selling "white box" memory as ValueRAM.
I still recommend Crucial
exclusively, but for those interested in something that falls between
commodity RAM and Crucial, this site may be worth a look. It remains to be
seen, of course, just how much cheaper (if any) the ValueRAM memory is
than Crucial. My guess is that it will be somewhat cheaper, but not a lot.
I'd be inclined to spend the extra money and go with Crucial.
* * * * *
The Register speculates in an article
this morning that Intel may buy AMD. That would never have gotten past the
anti-trust regulators, of course, but now that it appears that Via will be
buying Centaur/WinChip, Intel can reasonably make the point that they will
not have a monopoly on x86 chips. The article also speculates that Intel
will wait for AMD to enter Chapter 11 bankruptcy and then ride to the
rescue as a White Knight. AMD's credit rating just got knocked down a
notch, and Chapter 11 is beginning to look more and more likely for AMD.
My guess is that the K7/Athlon is going to prove too little and too late
to save AMD.
* * * * *
This from Alberto_Lopez@notes.toyota.com:
Thank you for taking the time to do what you
do. I can't stress enough what a resource your site is to those of us
who take the time educate themselves at every conceivable opportunity.
Alas, I can see where this discussion is
heading with Mr. Rudzki He has determined that his rants have garnered
the attention of someone and will most likely now "turn up"
the level of "rhetoric" to be controversial just for the sake
of being "controversial".
As I stated yesterday, I refuse to be drawn
into a flame war with Mr. Rudzki. I've always been a strong advocate of
taking the "high road" whenever possible, even is this is
sometimes misconstrued as being "weak" or "not up to the
challenge" by individuals like Mr. Rudzki.
I stand by the points that I made in defense
of Dr. Pournelle. I enjoy his writings at Chaos Manor tremendously and
refuse to just sit by idly and let someone take potshots at him without
pointing out the positives of Dr. Pournelle's contributions to this
Mr. Rudzki will continue to *bash* Dr.
Pournelle. It is his right to do so. And, as I pointed out to him, I
also have the right to avoid the sites where he is a regular
At this time however, the positives that I
gain by reading your Journal on a daily basis FAR OUTWEIGH the
occasional *smog* that is generated by Mr. Rudzki.
Please keep up the good work. You are
helping more people than you probably realize.
Thanks for the kind words. I'm glad you find this site useful.
And, although I know Jerry appreciates your spirited defense--he told me
so yesterday--and although I generally agree with your position in this
debate, I also think there is a kernel of truth in some (not all) of the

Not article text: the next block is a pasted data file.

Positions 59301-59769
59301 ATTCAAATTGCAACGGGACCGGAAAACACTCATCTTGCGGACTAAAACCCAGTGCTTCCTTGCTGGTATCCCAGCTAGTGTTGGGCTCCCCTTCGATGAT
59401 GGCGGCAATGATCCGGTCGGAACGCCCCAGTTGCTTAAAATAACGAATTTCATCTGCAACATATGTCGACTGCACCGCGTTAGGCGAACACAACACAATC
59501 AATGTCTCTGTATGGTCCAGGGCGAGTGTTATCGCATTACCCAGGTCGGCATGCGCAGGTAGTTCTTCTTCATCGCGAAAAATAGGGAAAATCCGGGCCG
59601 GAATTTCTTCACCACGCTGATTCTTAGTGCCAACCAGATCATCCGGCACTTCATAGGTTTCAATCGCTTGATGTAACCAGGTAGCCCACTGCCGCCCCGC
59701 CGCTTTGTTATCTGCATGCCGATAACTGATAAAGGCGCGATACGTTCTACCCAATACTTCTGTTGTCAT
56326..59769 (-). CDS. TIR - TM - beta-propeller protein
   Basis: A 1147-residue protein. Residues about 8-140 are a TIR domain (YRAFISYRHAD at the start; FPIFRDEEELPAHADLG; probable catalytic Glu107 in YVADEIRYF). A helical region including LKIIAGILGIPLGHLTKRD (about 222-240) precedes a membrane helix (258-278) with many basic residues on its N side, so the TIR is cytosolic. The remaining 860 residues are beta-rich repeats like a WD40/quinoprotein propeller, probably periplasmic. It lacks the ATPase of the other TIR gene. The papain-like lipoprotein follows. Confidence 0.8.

criticisms Mr. Rudzki has raised. And I think Jerry would agree. None of
us are perfect.
* * * * *
This from Jan Swijsen [firstname.lastname@example.org]:
Regarding targets, the criminal is at a strong disadvantage. He is
presented with a plethora of targets, and it's not immediately evident
to him which, if any, of those targets are wolves (armed citizens) and
which are sheep. The armed citizen, on the other hand, has no such
problem. It's immediately evident to him which person is the target. The
target is the one who is still standing and shooting at other people.
(from Robert Rudzki :) …Belgium had [when
I was there, 1983-1988] relatively lax gun laws for Europe. Many
criminals in the rest of used guns bought in Belgium and smuggled them
quite illegally and used them in violation of the local law to kill
competing drug dealers and settle scores….
For a criminal who doesn't want to shoot
innocent people picking wolves from sheep is indeed a problem. These are
normal criminals, they typically don't shoot to kill randomly, standing
upright in the middle of a crowd. They are not that crazy. They pick
their target carefully to make sure they hit and then try to get away
with minimum risk. These criminals do some planning and are capable to
get the weapons required for the ‘job’. Armed civilians are a real
problem for them when they are getting away from the scene. There are
also ‘soft’ criminals, they don’t want to shoot anyone they just
want to steel stuff. They probably run when faced with a gun, any gun.
Even an alarm pistol or a dummy may do sometimes.
Most of the recently reported mass killings
however involved madmen shooting to kill. They don't care if they die,
heck if no one does it they shoot themselves. For those there is no
disadvantage, every moving object is a target. It is random point and
shoot. Often these people don’t base their acts and preparations on
reasoning but rather on emotional or political arguments. They buy
weapons that are readily available and that don’t require a lot of
paperwork or under-cover research. They often use self-made weapons like
bombs and typically cause more confusion and media attention than
anything else. No armed civilians will stop them.
As wolf you may see someone shooting at a
target that you don't see. Is he a criminal or a wolf like you ?? You
can of course wait till all others are death or down and then shoot the
last standing man. Which maybe was the wolf that actually shot the
As I said if only criminals (and madmen)
have guns it is easy to pick a target. Of course if only police have
guns they are the easy and only target for criminals. So as self defense
against criminals it looks OK to carry (even use) guns but against
madmen things become complicated.
When you shoot at someone you can only be
sure it was the right one afterwards. I would rather be safe than sorry,
but maybe I would long be death if I lived in America.
Here in Belgium we have rather stricter
weapons laws these day and the only weapons readily (not easily)